Sofia Gubaidulina, Stimmen... Verstummen

19 marzo 2009 | |

Stimmen... Verstummen... is a symphony in twelve movements by Russian-Tatar composer Sofia Gubaidulina. It was written in 1986 and dedicated to the conductor Gennady Rozhdestvensky, who gave the first performance in West Berlin with the Moscow State Symphony Orchestra on September 4, 1986. It takes the two words of its title from a poem by Francisco Tanzer.
Stimmen... Verstummen... is primarily organized around two themes. The first is that of a major triad, occurring as D-major in the first, third, and fifth movements and as a G-major triad in the tenth and twelfth movements. The second theme, that of "effort and ruin", occurs in the second, fourth, and sixth movement. Movements I, III, V, and VII become progressively shorter according to the proportions of the Fibonacci sequence.
The symphony is notable for its careful and innovative use of silence. Though the eighth movement has the largest porportions of the work, the climax actually takes place in the ninth movement when the conductor motions before a silent orchestra. The motions the conductor makes are meant to make his hands move increasingly farther apart from each other according to the Fibonacci sequence. This "conductor solo" is repeated at the end of the work, when after the last note is sounded the conductor continues to motion for several minutes.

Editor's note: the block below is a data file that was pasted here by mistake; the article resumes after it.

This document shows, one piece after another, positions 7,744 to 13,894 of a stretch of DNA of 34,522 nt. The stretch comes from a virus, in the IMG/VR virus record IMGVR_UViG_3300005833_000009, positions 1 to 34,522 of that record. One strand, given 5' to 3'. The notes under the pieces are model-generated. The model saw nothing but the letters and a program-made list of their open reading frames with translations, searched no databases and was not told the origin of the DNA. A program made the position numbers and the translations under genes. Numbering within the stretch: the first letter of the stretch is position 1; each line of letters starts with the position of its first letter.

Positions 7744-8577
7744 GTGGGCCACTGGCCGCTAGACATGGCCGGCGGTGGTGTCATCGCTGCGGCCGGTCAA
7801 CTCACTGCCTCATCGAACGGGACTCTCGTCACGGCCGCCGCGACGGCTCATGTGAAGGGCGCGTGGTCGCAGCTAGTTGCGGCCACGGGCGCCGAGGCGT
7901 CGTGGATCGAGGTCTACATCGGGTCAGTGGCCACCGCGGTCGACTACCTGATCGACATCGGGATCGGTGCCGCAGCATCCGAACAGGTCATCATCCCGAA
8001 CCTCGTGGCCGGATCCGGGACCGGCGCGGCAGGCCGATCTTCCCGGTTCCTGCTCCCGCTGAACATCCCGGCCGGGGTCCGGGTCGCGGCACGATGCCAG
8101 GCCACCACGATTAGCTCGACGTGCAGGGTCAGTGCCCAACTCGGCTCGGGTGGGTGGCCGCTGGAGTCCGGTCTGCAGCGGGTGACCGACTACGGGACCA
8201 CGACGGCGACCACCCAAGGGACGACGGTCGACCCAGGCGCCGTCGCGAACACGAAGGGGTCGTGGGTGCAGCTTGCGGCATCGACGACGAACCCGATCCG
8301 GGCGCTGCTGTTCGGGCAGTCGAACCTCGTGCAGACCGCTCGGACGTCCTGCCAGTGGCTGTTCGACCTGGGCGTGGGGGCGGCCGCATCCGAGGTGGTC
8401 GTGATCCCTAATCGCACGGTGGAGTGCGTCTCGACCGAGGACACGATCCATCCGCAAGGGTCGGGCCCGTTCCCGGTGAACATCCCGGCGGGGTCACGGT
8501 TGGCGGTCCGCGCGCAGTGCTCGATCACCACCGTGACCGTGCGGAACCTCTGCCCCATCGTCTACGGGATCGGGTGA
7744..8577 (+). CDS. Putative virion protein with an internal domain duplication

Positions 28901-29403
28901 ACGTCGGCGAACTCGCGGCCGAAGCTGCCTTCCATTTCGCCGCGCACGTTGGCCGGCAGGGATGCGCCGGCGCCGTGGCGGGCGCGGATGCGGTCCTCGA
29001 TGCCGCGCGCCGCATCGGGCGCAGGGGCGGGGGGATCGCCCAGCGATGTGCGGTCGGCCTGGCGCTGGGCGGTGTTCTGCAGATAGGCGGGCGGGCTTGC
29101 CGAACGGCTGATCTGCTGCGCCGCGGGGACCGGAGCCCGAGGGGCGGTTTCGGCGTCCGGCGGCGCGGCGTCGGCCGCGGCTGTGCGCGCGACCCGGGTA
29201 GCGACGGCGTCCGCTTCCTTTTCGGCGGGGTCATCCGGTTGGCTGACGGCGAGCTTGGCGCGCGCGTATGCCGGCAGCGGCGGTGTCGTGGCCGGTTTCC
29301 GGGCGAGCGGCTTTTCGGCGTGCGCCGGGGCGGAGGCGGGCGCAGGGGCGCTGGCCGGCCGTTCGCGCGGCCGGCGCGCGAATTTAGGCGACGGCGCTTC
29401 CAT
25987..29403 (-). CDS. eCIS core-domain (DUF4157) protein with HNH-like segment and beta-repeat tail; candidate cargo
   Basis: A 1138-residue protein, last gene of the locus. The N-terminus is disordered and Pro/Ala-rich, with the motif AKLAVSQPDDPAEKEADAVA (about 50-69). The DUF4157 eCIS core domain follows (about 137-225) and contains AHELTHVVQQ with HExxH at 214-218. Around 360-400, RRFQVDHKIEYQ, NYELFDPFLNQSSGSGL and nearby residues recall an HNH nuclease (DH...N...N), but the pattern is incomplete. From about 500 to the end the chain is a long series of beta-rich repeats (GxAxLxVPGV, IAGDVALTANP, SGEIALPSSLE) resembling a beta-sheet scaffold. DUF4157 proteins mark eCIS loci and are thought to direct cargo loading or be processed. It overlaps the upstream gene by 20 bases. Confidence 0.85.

"I am a religious person...and by 'religion' I mean re-ligio, the re-tying of a bond...restoring the legato of life. Life divides man into many pieces...There is no weightier occupation than the recomposition of spiritual integrity through the composition of music." — Sofia Gubaidulina

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